Leopard shot dead in Bengaluru: What does Wildlife Protection Act 1972 say?
The shooting of a leopard in Bengaluru has sparked public outrage, with calls for action against those responsible. The incident raises concerns about the Wildlife Protection Act, which permits killing or injuring wild animals in exceptional circumstances, only under strict conditions and with Chief Wildlife Warden authorization. Unauthorized killings can lead to legal consequences under the Act.
The incident of the Bengaluru leopard killing has triggered public outrage, with many condemning the Karnataka Forest Department for shooting the leopard before attempting to tranquillize it. A video capturing the shooting has gone viral on social media, leading users to demand strong government action against the individual responsible.
The leopard was initially spotted roaming the streets of Bengaluru near Kudlu gate on October 29th. It had been on the streets for four days without consuming any food. Reports suggest that two attempts were made to tranquillize the leopard, with the first attempt resulting in the animal escaping after attacking the vet, Dr Kiran. Shockingly, the leopard was allegedly shot with a gun before the tranquillizer was employed. This incident has ignited public outrage, with many expressing concerns about the forest department's inconsistent approach to wildlife conservation, especially in light of the Tiger pendant row.
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What does the Wildlife Protection Act say?
Leopards, being a protected species in India, are subject to stringent conservation measures under the Wildlife Protection Act of 1972. This legislation is designed to safeguard the nation's diverse wildlife, and it categorically prohibits hunting wild animals, imposing severe penalties for such activities. However, the Act does include provisions that allow for the killing or injuring of wild animals, but only in exceptional circumstances and under strict conditions. These exceptions are provided in situations where a wild animal poses a direct threat to human life, is afflicted by a terminal illness, or has sustained injuries resulting in irreparable disability, such as the loss of a vital organ.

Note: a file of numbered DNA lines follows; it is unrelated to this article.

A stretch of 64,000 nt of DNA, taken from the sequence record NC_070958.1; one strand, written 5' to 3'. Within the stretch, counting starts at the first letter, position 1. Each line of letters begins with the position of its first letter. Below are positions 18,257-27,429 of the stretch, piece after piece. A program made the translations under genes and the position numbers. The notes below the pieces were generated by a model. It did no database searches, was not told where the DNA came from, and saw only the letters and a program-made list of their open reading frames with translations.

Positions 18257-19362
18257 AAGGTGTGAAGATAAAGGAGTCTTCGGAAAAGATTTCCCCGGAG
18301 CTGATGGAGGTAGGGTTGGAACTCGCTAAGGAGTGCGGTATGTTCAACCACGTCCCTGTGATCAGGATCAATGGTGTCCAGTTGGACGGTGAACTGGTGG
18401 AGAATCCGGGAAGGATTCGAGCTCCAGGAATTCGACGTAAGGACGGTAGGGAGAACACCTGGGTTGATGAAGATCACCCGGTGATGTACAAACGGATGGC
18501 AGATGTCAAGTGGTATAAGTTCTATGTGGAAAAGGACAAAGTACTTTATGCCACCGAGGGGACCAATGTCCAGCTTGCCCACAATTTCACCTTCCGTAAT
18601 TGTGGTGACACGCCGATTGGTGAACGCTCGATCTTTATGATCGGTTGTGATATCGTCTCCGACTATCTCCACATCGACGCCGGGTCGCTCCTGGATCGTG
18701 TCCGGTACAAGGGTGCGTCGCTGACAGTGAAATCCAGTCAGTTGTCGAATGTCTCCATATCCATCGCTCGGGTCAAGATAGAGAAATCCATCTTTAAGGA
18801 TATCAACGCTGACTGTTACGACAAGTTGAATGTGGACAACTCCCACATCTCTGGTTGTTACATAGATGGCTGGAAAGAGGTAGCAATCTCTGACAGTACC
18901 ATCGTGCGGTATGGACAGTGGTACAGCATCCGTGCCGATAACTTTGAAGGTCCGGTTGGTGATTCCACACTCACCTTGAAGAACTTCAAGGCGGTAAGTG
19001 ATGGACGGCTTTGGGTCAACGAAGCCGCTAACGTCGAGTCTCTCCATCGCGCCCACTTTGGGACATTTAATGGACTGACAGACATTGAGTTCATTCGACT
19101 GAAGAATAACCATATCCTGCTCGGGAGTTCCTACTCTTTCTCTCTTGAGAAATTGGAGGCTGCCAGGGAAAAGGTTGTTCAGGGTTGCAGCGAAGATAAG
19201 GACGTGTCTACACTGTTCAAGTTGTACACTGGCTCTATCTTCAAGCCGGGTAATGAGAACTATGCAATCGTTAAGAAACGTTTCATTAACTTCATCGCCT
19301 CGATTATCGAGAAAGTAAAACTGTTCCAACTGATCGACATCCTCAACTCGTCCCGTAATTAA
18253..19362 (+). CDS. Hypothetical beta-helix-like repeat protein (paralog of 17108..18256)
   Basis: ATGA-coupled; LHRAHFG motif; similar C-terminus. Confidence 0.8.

Crucially, the authority to issue an order for the injury or killing of such an animal lies solely with the Chief Wildlife Warden. This order must be in writing and can only be issued when there are no feasible alternative methods to address the imminent threat. It is incumbent upon the Chief Wildlife Warden to provide a valid and compelling rationale for issuing such an order, and they have the discretion to appoint a designated individual to carry out the task.
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The Wildlife Protection Act of 1972 also permits the capture and utilisation of wild animals for specific purposes, including education, scientific research, and scientific management. However, this necessitates obtaining a license and complying with the specified regulations and fees. For instance, such provisions can be particularly relevant in cases where animals are needed for the testing of vaccines or other scientific endeavours.
An essential aspect to note is that any wild animal injured or killed under these specific circumstances automatically becomes government property, and it must be promptly surrendered to the appropriate authorities in accordance with the Act's stipulated procedures.
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It is crucial to differentiate between scenarios involving forest department officials, who are authorized to handle these situations under the Act, and cases where individuals outside of the forest department may be involved. Individuals who claim to have killed or injured a wild animal for self-defence can face legal consequences, including arrest unless they can provide substantial evidence supporting their claims in a court of law.
In cases where the killing of an animal occurs without the requisite authorization, a thorough investigation should be carried out. If misconduct is established, those responsible should be subject to appropriate penalties in accordance with the Wildlife Protection Act of 1972.